Public Consultation

When speaking with citizens of Almonte, one theme was stressed to me over and over: public consultation.

The citizens’ choice

When was the last time your councillor sent you an email or phoned to say “Hey, I’ll be at (old town hall/local restaurant/library/Legion/other) on Saturday morning if you have concerns about that proposed (Official Plan/park sale/OVRT/zoning change)?” Or, “send me an email about (snow-clearing/traffic speed/crosswalk/water overcharge)”?

There may have been troubles with the bandwidth at the Municipal office a year ago when the cabling went in, but what has been holding your councillor back lately?

Informal consultation can be frequent; formal communication needs to be regular.

The problem I heard with public consultation was not just that it was infrequent and amounted to lip service; it was that few on Council listened. At the August 9, 2016 meeting where staff and Council proposed selling Don Maynard Park, only one Councillor waded into the crowd outside and spoke to people, and that was Councillor Paul Watters, who represented Ramsay. The Almonte councillors didn’t: apparently, they knew better than more than thirteen hundred of their own citizens.

You can expect me to ask you for your advice and your preferences in a number of ways. Let me know what kind of contact you prefer.

The Work of Reconciliation

Relationships can be thorny. Photo: Jan Maydan, Almonte Fair, Lanark Agricultural Building

“We are so divided!”

“We can never heal from this.”

“Why do they say they will listen but they don’t?”

“It was a hard decision to hurt you, but…”

 

“This hurts me as much as it hurts you.”

“Why don’t you believe me? You’re not perfect!”

“It’s for the greater good. Trust me.”

From 1997 to 2010, I worked on the Indian Residential School abuse cases; I was selected mainly because I had experience working with victims of sexual assaults and on reserves.  Criminal trials finding several perpetrators guilty had started most of the claims. It turned out that thousands of children had been abused in residential schools nationally. The first ones were opened by the Jesuits in the 1700s, and the last one closed in 1996.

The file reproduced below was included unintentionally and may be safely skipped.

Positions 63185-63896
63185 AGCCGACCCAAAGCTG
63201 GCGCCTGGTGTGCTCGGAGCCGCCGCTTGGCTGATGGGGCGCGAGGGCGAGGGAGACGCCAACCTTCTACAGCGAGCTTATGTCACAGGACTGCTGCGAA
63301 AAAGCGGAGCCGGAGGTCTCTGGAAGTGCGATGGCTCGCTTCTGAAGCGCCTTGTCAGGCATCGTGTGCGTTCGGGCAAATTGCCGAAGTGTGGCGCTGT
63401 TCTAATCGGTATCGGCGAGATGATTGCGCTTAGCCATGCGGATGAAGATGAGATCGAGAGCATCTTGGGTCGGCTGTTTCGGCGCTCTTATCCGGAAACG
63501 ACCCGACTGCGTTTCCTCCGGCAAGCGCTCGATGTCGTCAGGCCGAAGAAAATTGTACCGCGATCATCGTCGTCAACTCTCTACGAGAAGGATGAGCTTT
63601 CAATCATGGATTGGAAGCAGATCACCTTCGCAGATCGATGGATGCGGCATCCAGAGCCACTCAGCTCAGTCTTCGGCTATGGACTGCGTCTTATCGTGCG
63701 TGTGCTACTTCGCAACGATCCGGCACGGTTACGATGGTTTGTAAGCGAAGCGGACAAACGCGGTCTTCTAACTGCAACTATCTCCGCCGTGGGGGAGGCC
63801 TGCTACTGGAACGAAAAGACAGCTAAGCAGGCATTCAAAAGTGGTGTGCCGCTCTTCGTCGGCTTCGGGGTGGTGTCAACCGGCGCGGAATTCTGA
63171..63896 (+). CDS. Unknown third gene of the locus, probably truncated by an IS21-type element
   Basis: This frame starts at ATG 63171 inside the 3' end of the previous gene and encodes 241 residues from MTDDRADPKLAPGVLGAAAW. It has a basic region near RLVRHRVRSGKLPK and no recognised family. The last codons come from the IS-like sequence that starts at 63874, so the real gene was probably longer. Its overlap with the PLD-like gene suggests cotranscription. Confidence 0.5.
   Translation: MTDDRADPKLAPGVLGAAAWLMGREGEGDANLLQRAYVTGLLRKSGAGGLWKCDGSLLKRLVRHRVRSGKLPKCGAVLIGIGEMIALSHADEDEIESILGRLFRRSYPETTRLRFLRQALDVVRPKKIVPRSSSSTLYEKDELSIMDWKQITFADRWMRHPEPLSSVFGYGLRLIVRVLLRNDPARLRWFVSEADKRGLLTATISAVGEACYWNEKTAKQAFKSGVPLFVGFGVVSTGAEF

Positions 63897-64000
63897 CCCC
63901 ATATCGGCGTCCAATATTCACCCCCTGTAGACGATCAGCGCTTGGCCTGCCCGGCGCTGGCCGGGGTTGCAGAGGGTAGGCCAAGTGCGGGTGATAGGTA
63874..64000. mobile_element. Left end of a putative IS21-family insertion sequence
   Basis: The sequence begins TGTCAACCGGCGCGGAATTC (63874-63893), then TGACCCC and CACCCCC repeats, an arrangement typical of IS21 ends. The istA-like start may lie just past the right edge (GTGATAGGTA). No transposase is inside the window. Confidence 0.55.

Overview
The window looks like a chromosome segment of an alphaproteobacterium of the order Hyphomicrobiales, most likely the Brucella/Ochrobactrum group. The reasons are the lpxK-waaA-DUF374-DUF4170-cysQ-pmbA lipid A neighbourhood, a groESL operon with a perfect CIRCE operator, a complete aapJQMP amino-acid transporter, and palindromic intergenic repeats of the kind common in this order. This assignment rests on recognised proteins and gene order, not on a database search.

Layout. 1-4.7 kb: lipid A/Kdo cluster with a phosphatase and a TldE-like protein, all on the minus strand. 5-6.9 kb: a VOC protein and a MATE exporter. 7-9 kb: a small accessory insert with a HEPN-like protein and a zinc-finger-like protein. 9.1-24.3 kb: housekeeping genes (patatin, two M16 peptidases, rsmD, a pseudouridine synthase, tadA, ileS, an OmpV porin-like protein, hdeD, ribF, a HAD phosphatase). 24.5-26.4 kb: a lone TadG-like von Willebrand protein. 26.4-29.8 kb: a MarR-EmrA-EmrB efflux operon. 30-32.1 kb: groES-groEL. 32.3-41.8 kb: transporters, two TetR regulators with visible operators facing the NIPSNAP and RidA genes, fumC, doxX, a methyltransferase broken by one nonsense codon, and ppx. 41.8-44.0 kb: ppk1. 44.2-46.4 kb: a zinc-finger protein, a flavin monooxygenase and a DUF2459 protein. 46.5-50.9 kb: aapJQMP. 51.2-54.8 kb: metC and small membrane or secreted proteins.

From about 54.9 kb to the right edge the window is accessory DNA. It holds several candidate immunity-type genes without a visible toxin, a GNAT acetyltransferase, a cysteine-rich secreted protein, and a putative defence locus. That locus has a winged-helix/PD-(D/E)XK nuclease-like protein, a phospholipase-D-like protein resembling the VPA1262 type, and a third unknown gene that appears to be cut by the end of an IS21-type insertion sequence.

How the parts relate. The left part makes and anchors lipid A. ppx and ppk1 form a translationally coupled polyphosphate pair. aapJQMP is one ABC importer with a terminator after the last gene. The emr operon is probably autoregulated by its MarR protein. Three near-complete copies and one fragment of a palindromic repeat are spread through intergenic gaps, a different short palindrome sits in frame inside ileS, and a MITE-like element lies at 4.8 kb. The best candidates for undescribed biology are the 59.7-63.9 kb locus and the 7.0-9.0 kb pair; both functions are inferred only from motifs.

As one of the first program managers, I had few  mentors or manuals to guide me as I represented the federal government in mediation, court and negotiation with churches. I ended up modeling the role for new staff and lawyers, trying to explain the need to maintain a relationship to people who argued for a living. The indigenous, church and government parties to the eventual Settlement Agreement ended up changing the limitations laws in most provinces and how bureaucracies treat people.

How do you reconcile?  Is an apology good enough? What needs to be done? Does this mean you have to “turn the other cheek”? Suffer insults and abuse gladly or silently?  Do you have to forgive? No.

For victims, speaking out is the first and hardest step. A victim might only accept and understand what happened and know they were not at fault. Because some offenders are unrepentant, real forgiveness is elusive or impossible. For those offenders who want to continue a relationship, a challenging self-examination is vital.

I am sharing a speech that I prepared in 2009. The principles have a very broad application: to nations, groups, families, couples and individuals.  I hope you find it useful.

Overview of Reconciliation